Nicholette Leanza:

Excellent point. You already named a few of the possible reasons for this. Gender bias and racial bias. Any other ones you want to add to that?

Latasha Keltner:

Mostly, I don’t think that it is malicious intent. I think it’s just a lack of knowledge. I think it is the way our system, the way our government is set up and medicine is, it’s built for a certain thing. They have certain partnerships, and we honestly have to be our own best positioning, knowing our body and being able to advocate because if not, you get lost in the shuffle and it can be very frustrating and very overwhelming.

Nicholette Leanza:

Yeah. Oh, definitely. I agree. So how can therapeutics be helpful for women who may have experienced some dismissive attitudes from medical professionals?

Latasha Keltner:

Okay, so from my personal experience, what helped me the most was me learning as much as I could about what was concerning me or what I felt my symptoms were, and then advocating for that in a very fact-based way. When I work with my female clients who are having this issue, I say, “Okay, so unfortunately what we’re going to have to do is we’re going to have to remove the emotion out of the room.” Because if you go in, it’s the first thing that you’re going to be labeled for. You’re upset or you’re emotional. This is difficult for you, and so maybe you aren’t seeing things clearly, right? Take the emotion out of the room and write things down.

Write everything down. Have questions based on what you’re experiencing. Have examples. You may need to take pictures of something that presented. If you have hives or if there’s something else, take pictures so that you can provide that proof when you go in to meet with this individual. And also, don’t hesitate to use the little MyChart. They all have these now and you sending messages through those apps in writing, I have a paper trail and I want my questions answered, and if you’re not going to offer me the quality of care that I’m supposed to get, I’m going to keep pursuing it, and you are going to be held accountable for it.

Nicholette Leanza:

I love the fact that what you’re doing with your clients is coaching them, right? Coaching them how to address this. And I think one of the keys is taking the emotion out of it because we’re emotional about it. We’re feeling we’re not being heard. So of course the emotion’s going to amp up a bit. And also when our emotions amped up, then we might not be thinking as clearly. So writing it down is very clear too. Plus you have evidence too that you’ve been sharing your concerns. So I can see where it helps on both ends. How do we create greater awareness for this issue?

Latasha Keltner:

You know what? I always feel like it’s just getting the word out. It’s so hard. So technology’s everywhere. We have so many social media platforms and things, and it’s like the more we talk about it, I think the more aware people become. Women right now are, there’s so many things that are being decided for us with regard to our bodies. So this is just another piece, which I honestly was the piece that came first just about talking about how we’re treated when we walk into these offices and these spaces, and to just really let every other woman know, “Hey, you don’t have to deal with that. You don’t have to tolerate it. There are things that you can do. There are steps that you can take to make sure that you’re holding professionals accountable how they are working.”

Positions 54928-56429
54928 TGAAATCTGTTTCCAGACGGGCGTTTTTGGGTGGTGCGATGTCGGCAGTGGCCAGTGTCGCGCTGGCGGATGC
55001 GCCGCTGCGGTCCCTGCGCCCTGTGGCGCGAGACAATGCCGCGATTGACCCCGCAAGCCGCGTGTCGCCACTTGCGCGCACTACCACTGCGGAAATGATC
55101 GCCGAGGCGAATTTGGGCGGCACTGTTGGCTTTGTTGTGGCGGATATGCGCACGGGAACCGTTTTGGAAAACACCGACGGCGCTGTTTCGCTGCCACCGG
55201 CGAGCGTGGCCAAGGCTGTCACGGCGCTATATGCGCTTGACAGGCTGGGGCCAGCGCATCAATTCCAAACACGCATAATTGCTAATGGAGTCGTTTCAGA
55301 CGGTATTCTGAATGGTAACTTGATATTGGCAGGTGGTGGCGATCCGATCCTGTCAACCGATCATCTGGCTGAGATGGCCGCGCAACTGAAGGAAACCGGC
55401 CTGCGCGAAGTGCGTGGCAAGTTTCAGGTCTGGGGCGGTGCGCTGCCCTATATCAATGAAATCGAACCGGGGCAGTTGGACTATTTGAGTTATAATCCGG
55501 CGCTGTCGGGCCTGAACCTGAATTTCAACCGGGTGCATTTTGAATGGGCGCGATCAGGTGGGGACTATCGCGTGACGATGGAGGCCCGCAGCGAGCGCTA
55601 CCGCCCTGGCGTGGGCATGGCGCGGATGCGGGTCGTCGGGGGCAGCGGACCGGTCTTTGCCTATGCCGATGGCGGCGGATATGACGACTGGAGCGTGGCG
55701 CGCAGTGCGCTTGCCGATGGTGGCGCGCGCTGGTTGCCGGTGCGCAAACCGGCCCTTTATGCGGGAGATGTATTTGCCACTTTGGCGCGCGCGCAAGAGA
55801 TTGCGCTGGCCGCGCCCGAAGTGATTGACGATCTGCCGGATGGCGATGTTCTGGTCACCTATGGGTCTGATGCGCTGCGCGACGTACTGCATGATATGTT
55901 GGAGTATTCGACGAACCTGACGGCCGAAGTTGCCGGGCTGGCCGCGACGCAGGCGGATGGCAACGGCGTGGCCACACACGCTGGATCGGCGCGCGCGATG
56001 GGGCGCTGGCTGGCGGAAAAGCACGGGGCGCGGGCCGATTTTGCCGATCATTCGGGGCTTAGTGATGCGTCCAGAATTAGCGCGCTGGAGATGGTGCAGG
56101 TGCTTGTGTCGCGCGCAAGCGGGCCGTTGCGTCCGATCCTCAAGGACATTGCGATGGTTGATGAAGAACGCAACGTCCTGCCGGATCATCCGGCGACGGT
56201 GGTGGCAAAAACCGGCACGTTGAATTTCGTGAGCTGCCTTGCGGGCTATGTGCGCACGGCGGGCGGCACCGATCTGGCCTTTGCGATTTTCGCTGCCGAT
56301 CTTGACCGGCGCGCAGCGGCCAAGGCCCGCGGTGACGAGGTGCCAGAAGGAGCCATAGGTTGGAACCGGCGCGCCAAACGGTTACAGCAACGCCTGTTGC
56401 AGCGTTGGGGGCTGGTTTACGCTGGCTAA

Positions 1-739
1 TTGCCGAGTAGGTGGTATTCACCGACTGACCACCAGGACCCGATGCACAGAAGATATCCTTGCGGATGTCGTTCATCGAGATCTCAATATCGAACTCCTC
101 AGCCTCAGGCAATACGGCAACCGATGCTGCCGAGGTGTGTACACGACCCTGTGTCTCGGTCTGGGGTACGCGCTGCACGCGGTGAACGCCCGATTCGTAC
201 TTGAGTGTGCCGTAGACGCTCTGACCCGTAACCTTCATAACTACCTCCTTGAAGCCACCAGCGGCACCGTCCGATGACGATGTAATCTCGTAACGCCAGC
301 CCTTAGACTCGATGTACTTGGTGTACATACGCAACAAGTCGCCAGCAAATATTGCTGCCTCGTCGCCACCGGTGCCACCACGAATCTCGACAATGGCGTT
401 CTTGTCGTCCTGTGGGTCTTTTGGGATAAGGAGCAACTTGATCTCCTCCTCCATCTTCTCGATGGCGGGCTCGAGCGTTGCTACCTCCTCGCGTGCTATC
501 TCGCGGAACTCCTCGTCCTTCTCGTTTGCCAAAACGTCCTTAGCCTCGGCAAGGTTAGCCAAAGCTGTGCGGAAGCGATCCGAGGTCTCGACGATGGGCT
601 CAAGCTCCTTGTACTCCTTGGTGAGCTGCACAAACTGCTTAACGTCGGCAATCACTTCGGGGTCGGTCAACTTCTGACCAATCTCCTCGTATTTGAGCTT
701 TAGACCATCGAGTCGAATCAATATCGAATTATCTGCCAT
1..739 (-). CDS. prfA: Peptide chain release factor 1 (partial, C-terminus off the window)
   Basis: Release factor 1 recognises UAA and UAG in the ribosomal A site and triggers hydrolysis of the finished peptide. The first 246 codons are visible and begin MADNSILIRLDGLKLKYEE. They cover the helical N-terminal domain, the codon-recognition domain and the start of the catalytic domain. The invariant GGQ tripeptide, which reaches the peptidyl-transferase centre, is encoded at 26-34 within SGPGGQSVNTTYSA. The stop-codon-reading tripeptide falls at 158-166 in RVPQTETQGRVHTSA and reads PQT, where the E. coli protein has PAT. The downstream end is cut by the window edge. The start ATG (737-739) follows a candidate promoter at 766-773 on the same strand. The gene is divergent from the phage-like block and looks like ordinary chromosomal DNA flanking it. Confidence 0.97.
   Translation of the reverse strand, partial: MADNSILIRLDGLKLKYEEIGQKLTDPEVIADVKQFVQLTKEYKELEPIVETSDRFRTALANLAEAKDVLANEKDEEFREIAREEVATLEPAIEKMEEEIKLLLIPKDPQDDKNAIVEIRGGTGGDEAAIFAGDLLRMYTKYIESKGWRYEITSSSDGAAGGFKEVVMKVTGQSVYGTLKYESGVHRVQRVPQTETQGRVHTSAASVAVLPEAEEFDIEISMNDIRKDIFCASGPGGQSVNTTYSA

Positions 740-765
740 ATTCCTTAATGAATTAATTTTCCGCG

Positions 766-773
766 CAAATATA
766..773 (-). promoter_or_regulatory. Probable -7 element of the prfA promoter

Nicholette Leanza:

It is that key of what you say is advocating for yourself and being assertive, which could be difficult for some people, but it’s so crucial with this.

Any other takeaways you’d like to share?

Latasha Keltner:

Really just be kind to yourself, and if you’re going through this and you’re not getting answers, your quality of life is already greatly depleted in your eyes and think it is. So being kind to yourself and just letting other people build you up and pour into you and you don’t help you. I was a person that I didn’t like a lot of people helping me because I was very independent and my body was strong, and so I felt like I could do all these things. But when your body is the one that’s attacking you and you’re not as strong, you need that community. So I would just say make sure, have a community. Let a community of great people surround you and help you through the process so that you can endure what you need to while you’re waiting for your healing.

Nicholette Leanza:

Gosh, Latasha, thank you. You are so inspirational. You have me hyped, like yes. No, I think this is going to be such a helpful episode.

Latasha Keltner:

Good. I hope so. I’m still going through it. I’m three years in and the battle is still waging, but I am healing. I’ve taken a lot of things from my own hands, so I appreciate you allowing me to be on here to talk to anybody else that might be going through this as well.

Nicholette Leanza:

Thank you. We’d love to have you back on someday.

Latasha Keltner:

Awesome. Thank you.

Nicholette Leanza:

I’d also like to thank the team behind the podcast, Jason Clayden, Juliana Whidden, and Chris Kelman, with a special thanks to Jason Clayden for editing our episodes. Take care, everyone.